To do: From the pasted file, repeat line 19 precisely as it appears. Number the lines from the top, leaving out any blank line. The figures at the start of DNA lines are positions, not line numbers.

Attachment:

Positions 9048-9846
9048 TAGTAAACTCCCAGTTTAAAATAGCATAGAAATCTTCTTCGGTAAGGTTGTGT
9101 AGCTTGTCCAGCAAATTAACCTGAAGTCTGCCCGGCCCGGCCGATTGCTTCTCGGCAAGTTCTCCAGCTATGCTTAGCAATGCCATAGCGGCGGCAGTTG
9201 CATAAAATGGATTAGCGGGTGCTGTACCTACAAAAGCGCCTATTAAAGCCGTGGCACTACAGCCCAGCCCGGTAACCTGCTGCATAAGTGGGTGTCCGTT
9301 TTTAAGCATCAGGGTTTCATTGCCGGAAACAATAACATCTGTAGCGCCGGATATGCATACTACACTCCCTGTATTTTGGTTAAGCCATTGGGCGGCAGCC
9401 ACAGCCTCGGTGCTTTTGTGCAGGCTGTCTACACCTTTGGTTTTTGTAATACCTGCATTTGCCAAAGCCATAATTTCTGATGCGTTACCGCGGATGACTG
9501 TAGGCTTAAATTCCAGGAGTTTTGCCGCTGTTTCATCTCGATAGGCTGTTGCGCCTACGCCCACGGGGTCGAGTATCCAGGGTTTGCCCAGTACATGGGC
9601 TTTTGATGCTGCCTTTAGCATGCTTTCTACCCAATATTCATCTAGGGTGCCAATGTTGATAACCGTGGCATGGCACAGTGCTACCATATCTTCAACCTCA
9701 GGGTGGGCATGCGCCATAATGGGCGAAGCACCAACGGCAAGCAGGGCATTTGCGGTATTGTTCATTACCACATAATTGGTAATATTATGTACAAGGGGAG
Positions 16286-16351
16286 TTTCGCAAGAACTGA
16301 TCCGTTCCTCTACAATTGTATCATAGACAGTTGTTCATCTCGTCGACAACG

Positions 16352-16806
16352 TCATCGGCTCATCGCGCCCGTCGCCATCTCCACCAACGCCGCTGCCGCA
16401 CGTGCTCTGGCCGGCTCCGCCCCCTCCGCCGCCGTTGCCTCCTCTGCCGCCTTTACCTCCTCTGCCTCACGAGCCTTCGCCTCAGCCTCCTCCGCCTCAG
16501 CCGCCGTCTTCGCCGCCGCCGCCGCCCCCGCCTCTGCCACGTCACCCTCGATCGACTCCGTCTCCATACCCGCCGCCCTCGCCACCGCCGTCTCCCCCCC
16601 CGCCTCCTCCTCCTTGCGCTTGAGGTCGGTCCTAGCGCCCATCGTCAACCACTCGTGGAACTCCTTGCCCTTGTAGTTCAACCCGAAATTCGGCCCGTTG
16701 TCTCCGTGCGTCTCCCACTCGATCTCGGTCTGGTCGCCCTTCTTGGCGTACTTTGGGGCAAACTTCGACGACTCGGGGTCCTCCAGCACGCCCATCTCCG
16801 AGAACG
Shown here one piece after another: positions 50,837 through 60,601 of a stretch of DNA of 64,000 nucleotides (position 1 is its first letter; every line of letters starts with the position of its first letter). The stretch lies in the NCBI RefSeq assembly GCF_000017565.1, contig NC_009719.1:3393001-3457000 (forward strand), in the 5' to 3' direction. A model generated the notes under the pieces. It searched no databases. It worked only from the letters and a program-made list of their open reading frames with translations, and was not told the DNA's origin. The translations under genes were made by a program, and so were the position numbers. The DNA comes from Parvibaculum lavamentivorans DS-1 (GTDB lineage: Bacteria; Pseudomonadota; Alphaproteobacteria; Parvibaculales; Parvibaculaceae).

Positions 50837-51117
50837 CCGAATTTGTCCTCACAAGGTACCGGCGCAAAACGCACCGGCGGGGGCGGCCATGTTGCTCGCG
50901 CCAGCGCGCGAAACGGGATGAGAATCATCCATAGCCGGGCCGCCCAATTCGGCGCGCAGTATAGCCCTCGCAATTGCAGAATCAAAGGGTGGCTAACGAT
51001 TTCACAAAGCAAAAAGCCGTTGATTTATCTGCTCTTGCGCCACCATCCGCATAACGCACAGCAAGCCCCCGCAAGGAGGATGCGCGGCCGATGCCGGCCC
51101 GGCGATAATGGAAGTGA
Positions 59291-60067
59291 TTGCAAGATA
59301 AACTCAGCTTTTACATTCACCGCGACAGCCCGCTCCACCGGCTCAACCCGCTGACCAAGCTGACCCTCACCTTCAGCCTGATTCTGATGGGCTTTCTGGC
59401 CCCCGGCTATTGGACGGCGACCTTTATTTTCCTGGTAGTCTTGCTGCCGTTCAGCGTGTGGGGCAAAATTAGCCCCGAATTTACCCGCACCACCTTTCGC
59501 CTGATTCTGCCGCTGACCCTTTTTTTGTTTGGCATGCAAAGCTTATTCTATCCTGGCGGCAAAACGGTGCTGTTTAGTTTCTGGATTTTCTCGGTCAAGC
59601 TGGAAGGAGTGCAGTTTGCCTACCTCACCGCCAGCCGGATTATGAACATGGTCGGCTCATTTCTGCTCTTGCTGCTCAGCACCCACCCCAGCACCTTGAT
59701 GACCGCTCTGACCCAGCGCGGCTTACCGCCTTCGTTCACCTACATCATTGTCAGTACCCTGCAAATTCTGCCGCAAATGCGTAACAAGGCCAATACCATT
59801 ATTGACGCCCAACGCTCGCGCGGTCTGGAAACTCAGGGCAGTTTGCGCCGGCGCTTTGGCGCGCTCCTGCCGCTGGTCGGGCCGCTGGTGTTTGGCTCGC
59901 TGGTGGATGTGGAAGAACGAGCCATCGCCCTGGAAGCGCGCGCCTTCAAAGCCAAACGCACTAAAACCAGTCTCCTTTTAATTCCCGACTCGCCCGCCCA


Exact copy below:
16801 AGAACG